Oh, and A didn’t sound like a teenager at all. A sounded like Chicken Soup for the Soul. I could buy that due to the circumstances of A’s life, but all the not-terribly-deep life wisdom sometimes got a bit much.

As I said, despite all these qualms, I did enjoy reading the book. It zips along, and I was always excited to get to the next day and the next body. Flawed but definitely worth reading.

Every Day
rachelmanija: (Default)
2014-04-04 09:39

Help a friend! Buy a quilt!

Check out this auction for a gorgeous handmade quilt to benefit an unemployed friend of mine.
rachelmanija: (Books: old)
2014-03-21 10:52

Pen Pal, by Francesca Forrest

A young girl in a floating community off the Gulf Coast throws a message in a bottle into the ocean, and it makes its way across the world, to a political prisoner in solitary confinement on a platform suspended over a lake of fire.

Letters travel back and forth, through the ocean and the post office and fishing boats, through mass media and tied to the leg of a crow. Em, the girl, confides in Kaya her worries about her older brother, who’s in jail for theft. Kaya, the activist, tries to explain her complex political situation in terms a child can understand. They tell each other about the folklore and culture of their communities, which are both under threat, Kaya’s from the government which has banned her language and religion, Em’s from a hurricane and an uncaring larger community.

Em tries to reach her brother and hold her family together; Kaya comes under increasing pressure to stop— or enable— a revolution. Worlds apart, each of them looks for the power to help the other, even if neither can help themselves.

Water and fire, ocean currents and rivers of lava, the Seafather who watches over those who live on the ocean and the Ruby Lady of the volcano, creatures of air and earth and sea, two communities in danger of losing their culture, all come together in this intricate and compelling story, like a pair of hands reaching out toward each other from ten thousand miles away.

The author is a friend of mine, but this unique, moving, sophisticated novel would be up my alley regardless. It’s not quite sui generis; its setting, magical realism, and one of its two heroines reminded me of the movie Beasts of the Southern Wild, and its melding of political themes with an edge-of-fantasy quality reminded me of Sherman Alexie and Banana Yoshimoto and Chitra Banerjee Divakaruni. But it was sufficiently difficult to classify that it could not find a publisher, and so became one of the increasingly large number of self-published gems.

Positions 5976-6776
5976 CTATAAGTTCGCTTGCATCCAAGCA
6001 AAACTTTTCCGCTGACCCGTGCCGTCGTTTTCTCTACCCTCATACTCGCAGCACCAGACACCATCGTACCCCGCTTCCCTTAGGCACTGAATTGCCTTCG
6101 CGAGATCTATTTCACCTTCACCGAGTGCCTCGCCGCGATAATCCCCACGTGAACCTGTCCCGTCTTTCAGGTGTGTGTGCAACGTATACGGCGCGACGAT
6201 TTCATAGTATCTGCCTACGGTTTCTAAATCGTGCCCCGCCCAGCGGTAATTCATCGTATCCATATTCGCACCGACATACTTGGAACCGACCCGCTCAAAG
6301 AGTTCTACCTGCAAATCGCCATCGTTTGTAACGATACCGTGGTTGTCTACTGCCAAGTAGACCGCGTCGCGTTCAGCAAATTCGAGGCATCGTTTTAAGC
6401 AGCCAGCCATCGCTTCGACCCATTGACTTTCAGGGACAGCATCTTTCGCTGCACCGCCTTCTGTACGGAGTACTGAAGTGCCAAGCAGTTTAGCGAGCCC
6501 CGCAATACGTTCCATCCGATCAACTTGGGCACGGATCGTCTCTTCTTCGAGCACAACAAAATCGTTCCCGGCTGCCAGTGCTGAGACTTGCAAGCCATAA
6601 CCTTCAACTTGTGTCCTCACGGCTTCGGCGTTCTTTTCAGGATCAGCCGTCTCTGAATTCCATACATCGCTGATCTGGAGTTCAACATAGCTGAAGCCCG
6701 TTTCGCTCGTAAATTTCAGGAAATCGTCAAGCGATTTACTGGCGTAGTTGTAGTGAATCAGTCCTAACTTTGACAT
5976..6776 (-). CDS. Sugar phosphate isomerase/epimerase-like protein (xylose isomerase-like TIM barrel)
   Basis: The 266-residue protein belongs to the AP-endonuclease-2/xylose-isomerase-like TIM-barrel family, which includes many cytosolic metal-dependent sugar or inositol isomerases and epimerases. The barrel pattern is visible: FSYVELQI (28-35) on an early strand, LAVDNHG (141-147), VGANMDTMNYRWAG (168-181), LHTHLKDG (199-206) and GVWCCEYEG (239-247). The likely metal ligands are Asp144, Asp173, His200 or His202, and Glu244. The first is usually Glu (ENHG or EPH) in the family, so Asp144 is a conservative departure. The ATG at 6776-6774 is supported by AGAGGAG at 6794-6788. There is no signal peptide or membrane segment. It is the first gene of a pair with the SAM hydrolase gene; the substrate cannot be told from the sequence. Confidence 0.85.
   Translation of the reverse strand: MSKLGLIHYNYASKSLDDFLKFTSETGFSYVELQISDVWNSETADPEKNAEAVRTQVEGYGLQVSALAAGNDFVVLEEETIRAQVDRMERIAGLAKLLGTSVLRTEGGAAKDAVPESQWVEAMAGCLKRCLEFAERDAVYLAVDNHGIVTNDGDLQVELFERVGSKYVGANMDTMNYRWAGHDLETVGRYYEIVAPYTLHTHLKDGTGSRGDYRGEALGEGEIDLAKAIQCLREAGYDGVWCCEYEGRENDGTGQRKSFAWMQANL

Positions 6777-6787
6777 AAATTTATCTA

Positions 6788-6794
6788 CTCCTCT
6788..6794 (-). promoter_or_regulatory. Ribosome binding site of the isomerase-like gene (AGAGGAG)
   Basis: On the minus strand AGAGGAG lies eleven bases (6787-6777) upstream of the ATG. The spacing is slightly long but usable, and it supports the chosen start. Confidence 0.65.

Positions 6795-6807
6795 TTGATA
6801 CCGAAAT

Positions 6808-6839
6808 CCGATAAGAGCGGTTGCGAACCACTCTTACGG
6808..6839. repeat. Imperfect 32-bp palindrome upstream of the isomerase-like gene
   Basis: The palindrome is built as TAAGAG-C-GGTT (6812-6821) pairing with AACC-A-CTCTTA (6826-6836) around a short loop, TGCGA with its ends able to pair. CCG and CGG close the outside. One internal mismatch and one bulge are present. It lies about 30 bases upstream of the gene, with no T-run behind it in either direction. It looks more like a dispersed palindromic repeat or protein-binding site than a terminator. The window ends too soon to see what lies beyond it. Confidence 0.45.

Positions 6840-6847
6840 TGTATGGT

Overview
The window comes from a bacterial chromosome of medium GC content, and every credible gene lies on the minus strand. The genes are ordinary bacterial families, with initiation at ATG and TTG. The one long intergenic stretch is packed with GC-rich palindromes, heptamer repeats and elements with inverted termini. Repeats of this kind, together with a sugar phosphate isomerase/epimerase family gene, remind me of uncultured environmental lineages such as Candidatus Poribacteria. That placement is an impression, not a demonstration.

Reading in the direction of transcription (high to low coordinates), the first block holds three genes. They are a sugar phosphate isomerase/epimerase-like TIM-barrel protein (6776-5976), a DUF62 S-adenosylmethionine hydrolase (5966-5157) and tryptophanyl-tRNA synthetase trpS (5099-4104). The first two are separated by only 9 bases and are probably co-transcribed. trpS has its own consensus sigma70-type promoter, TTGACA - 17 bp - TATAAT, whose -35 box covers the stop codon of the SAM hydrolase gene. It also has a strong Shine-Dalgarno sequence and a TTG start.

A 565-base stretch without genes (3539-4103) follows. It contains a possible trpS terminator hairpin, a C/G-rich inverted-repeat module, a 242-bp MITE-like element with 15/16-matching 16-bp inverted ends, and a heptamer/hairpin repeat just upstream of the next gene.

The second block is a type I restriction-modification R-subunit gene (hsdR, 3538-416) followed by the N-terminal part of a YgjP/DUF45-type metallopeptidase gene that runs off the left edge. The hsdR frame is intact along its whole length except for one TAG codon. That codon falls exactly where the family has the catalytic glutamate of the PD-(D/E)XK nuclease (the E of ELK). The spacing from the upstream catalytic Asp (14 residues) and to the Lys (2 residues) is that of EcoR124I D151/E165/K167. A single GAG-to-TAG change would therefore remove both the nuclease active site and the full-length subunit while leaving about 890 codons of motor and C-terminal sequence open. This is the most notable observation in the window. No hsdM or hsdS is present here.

It’s free on Amazon for the weekend as a special promotion. Check it out.

Pen Pal, by Francesca Forrest
rachelmanija: (Books: old)
2014-03-17 11:02

Genre romance recommendations: No assholes or ingenues allowed

Please recommend some M/F genre romance novels which break the conventional wisdom on the rules of the genre. I'm particularly interested in recent books, like published within the last 5-10 years.

(Genre romance = books published as romance novels. Books which contain a love story but were published as something else, such as science fiction, are not what I'm looking for as they have different rules.)

1. Books where the romantic lead is not an asshole. He doesn't domineer over, sneer at, have contempt for, dismiss, try to control, blackmail, kidnap, or try to rape the heroine, EVER. If he starts out doing so and then reforms, he's still an asshole and the book is disqualified.

2. Books where the hero is not an "alpha male." That is, he's not cocky, not wealthy, not domineering or controlling, doesn't have a traditionally manly occupation, isn't aggressive, has some traditionally feminine interests, etc. (For instance, the hero of Cotillion.)

3. Any "bad girl/good boy" romance.

4. Any books where the heroine has traits or an occupation which are traditionally masculine. Lots of contemporary romance novels have heroines who are professionals, businesswomen, etc - I don't mean that. A heroine who is a criminal, a military helicopter pilot (Suzanne Brockmann did that), or has "alpha male" traits herself would be unusual. Or a heroine who's had lots of sex previously, enjoyed it, and doesn't feel guilty about it.

5. Any books where the hero is sexually submissive and/or the heroine is sexually dominant, and that's not the entire point of the book. (ie, not Natural Law, where that's the entire premise. Suzanne Brockmann's Dark of Night would count, since there's lots going on other than Decker getting off on Tracy giving him orders.)

6. Any books which have an unusual level of questioning of gender roles, characters with serious previous relationships that didn't end in death or misery, books where the hero and heroine are completely equal and he never dominates her, books where the hero and heroine have actual cultures and religions (and that's not the entire point of the book), etc.

They don't have to hit all these points, just some. But if, for instance, the heroine is a thief but the hero is an asshole, or the hero is a sweet computer geek but the heroine is a naive virgin, please say so.
rachelmanija: (Default)
2014-03-05 17:08

Department of Misheard Lyrics